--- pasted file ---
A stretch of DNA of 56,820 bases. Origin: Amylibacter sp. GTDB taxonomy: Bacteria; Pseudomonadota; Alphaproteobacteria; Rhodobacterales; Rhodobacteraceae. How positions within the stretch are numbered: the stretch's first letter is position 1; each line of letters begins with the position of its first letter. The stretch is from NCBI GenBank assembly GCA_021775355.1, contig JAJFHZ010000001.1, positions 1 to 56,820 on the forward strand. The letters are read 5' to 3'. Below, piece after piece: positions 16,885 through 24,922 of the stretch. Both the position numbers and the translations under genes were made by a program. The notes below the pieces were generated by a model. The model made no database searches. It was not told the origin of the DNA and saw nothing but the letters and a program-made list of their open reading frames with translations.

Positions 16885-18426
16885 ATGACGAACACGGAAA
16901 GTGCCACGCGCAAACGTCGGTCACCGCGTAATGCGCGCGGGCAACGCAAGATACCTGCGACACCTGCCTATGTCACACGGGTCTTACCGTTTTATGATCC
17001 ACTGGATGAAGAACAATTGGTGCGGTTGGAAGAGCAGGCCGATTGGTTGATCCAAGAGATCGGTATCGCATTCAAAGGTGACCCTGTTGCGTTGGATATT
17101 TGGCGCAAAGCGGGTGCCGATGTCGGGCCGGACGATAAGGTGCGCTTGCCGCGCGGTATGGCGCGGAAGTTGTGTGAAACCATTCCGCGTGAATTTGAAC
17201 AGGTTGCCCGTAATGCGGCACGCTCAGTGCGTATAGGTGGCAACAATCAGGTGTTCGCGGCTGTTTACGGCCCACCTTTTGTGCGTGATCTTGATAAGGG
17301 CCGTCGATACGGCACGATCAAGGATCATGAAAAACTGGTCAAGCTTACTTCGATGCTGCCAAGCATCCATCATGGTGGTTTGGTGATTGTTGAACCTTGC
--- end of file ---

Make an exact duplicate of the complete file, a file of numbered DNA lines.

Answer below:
A stretch of DNA of 56,820 bases. Origin: Amylibacter sp. GTDB taxonomy: Bacteria; Pseudomonadota; Alphaproteobacteria; Rhodobacterales; Rhodobacteraceae. How positions within the stretch are numbered: the stretch's first letter is position 1; each line of letters begins with the position of its first letter. The stretch is from NCBI GenBank assembly GCA_021775355.1, contig JAJFHZ010000001.1, positions 1 to 56,820 on the forward strand. The letters are read 5' to 3'. Below, piece after piece: positions 16,885 through 24,922 of the stretch. Both the position numbers and the translations under genes were made by a program. The notes below the pieces were generated by a model. The model made no database searches. It was not told the origin of the DNA and saw nothing but the letters and a program-made list of their open reading frames with translations.

Positions 16885-18426
16885 ATGACGAACACGGAAA
16901 GTGCCACGCGCAAACGTCGGTCACCGCGTAATGCGCGCGGGCAACGCAAGATACCTGCGACACCTGCCTATGTCACACGGGTCTTACCGTTTTATGATCC
17001 ACTGGATGAAGAACAATTGGTGCGGTTGGAAGAGCAGGCCGATTGGTTGATCCAAGAGATCGGTATCGCATTCAAAGGTGACCCTGTTGCGTTGGATATT
17101 TGGCGCAAAGCGGGTGCCGATGTCGGGCCGGACGATAAGGTGCGCTTGCCGCGCGGTATGGCGCGGAAGTTGTGTGAAACCATTCCGCGTGAATTTGAAC
17201 AGGTTGCCCGTAATGCGGCACGCTCAGTGCGTATAGGTGGCAACAATCAGGTGTTCGCGGCTGTTTACGGCCCACCTTTTGTGCGTGATCTTGATAAGGG
17301 CCGTCGATACGGCACGATCAAGGATCATGAAAAACTGGTCAAGCTTACTTCGATGCTGCCAAGCATCCATCATGGTGGTTTGGTGATTGTTGAACCTTGC